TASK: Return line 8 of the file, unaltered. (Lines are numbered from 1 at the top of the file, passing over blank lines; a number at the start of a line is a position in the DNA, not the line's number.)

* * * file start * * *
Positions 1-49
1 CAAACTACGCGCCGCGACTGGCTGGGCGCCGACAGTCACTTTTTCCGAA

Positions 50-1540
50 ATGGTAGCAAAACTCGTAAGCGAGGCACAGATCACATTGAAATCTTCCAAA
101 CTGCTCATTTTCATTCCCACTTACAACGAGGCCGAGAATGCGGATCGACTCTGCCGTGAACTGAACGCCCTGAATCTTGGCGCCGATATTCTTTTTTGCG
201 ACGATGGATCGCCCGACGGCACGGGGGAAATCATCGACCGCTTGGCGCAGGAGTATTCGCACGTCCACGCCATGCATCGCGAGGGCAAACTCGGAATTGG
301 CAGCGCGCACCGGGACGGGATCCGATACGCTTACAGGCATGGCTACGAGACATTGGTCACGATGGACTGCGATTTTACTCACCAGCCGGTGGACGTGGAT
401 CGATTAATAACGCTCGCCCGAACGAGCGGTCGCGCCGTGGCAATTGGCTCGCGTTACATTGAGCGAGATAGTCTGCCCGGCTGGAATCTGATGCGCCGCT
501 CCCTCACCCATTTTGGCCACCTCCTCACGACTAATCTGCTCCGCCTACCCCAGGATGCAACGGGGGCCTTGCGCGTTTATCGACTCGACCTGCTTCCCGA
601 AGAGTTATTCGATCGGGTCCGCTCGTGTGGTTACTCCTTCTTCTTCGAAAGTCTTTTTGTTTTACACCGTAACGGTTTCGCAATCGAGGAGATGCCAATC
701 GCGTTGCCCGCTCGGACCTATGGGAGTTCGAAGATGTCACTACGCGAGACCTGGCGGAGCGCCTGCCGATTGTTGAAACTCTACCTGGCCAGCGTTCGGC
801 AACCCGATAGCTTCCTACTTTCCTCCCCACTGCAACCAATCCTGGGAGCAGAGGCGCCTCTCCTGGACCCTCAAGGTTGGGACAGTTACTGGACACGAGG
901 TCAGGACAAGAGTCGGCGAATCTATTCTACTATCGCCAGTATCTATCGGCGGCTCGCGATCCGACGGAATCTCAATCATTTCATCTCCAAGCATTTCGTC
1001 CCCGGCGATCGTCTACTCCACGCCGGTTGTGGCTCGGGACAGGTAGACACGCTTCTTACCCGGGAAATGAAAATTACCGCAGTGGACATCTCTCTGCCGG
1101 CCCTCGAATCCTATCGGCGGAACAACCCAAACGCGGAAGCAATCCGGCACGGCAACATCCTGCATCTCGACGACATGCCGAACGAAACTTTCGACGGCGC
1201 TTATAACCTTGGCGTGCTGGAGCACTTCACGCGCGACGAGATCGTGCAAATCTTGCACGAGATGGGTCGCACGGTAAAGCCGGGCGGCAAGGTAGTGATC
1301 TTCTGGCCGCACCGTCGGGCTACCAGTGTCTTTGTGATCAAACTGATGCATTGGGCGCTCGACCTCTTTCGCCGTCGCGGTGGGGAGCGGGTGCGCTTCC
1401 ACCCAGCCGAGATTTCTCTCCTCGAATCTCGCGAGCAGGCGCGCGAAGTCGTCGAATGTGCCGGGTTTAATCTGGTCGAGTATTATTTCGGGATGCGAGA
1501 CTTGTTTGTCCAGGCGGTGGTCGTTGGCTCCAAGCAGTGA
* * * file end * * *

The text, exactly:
401 CGATTAATAACGCTCGCCCGAACGAGCGGTCGCGCCGTGGCAATTGGCTCGCGTTACATTGAGCGAGATAGTCTGCCCGGCTGGAATCTGATGCGCCGCT